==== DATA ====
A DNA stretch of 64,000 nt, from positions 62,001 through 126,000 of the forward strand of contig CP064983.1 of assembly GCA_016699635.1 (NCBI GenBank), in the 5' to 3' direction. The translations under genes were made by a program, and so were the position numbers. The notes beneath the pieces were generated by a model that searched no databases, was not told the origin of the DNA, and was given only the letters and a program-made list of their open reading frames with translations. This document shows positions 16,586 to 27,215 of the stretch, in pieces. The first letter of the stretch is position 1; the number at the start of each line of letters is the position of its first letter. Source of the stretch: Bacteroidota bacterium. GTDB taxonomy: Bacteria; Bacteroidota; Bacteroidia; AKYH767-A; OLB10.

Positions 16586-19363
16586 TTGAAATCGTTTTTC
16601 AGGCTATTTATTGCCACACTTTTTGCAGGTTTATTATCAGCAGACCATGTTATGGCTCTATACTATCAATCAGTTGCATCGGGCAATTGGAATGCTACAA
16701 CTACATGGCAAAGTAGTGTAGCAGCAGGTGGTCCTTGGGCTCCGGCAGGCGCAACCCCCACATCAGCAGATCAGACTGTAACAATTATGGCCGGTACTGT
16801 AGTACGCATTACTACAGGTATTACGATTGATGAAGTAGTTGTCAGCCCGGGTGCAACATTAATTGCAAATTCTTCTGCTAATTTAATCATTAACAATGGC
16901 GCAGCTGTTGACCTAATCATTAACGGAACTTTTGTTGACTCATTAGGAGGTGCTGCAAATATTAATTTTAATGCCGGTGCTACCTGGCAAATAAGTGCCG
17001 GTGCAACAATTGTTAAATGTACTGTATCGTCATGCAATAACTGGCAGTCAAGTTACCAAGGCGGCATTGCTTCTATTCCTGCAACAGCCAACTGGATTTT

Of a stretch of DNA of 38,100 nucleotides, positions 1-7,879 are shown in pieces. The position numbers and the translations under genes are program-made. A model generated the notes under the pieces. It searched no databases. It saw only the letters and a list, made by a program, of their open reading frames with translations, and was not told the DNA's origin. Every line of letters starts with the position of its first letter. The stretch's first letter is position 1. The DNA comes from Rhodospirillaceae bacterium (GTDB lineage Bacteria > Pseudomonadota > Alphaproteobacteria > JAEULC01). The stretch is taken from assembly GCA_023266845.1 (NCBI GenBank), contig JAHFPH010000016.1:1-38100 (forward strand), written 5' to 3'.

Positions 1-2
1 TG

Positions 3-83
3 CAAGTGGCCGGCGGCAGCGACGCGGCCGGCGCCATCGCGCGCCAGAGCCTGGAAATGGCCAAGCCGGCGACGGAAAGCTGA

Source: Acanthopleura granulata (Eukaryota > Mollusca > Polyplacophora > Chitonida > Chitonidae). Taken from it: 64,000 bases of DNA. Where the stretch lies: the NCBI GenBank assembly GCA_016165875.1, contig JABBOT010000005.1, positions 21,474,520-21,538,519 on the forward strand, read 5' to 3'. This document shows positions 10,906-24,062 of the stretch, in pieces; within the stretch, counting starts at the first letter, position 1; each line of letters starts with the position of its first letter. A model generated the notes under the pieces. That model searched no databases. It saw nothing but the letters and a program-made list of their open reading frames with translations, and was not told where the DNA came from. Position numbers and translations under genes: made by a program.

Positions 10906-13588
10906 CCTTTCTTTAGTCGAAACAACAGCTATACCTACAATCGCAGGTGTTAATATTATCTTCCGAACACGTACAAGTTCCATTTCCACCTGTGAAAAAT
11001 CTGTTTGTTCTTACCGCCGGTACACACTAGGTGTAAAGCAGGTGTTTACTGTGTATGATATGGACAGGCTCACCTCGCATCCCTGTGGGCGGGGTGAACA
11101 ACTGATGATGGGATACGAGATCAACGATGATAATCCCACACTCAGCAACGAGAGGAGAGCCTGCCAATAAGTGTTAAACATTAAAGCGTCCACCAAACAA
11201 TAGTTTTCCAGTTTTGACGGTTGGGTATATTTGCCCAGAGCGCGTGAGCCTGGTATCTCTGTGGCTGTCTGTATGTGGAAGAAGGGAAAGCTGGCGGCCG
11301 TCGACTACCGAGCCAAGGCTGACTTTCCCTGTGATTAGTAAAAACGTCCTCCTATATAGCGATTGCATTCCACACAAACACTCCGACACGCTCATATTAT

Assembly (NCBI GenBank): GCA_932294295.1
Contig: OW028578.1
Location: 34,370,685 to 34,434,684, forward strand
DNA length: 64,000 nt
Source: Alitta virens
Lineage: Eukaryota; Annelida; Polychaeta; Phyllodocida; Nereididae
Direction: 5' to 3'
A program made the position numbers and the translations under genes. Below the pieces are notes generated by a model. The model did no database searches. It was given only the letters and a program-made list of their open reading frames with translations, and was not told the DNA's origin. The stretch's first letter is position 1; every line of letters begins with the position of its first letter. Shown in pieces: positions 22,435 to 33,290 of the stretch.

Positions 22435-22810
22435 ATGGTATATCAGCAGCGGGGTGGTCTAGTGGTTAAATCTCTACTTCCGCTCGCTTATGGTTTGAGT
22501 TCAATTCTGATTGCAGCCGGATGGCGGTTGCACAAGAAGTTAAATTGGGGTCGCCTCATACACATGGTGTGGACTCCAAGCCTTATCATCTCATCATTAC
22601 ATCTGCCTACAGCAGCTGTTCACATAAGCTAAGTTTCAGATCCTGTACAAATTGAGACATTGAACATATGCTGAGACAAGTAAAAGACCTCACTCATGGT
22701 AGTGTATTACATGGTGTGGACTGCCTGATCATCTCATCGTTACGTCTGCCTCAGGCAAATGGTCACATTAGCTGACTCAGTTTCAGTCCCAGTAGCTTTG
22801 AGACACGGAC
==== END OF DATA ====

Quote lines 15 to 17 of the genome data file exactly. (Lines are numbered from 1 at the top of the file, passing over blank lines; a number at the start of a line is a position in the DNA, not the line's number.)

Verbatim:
Positions 10906-13588
10906 CCTTTCTTTAGTCGAAACAACAGCTATACCTACAATCGCAGGTGTTAATATTATCTTCCGAACACGTACAAGTTCCATTTCCACCTGTGAAAAAT
11001 CTGTTTGTTCTTACCGCCGGTACACACTAGGTGTAAAGCAGGTGTTTACTGTGTATGATATGGACAGGCTCACCTCGCATCCCTGTGGGCGGGGTGAACA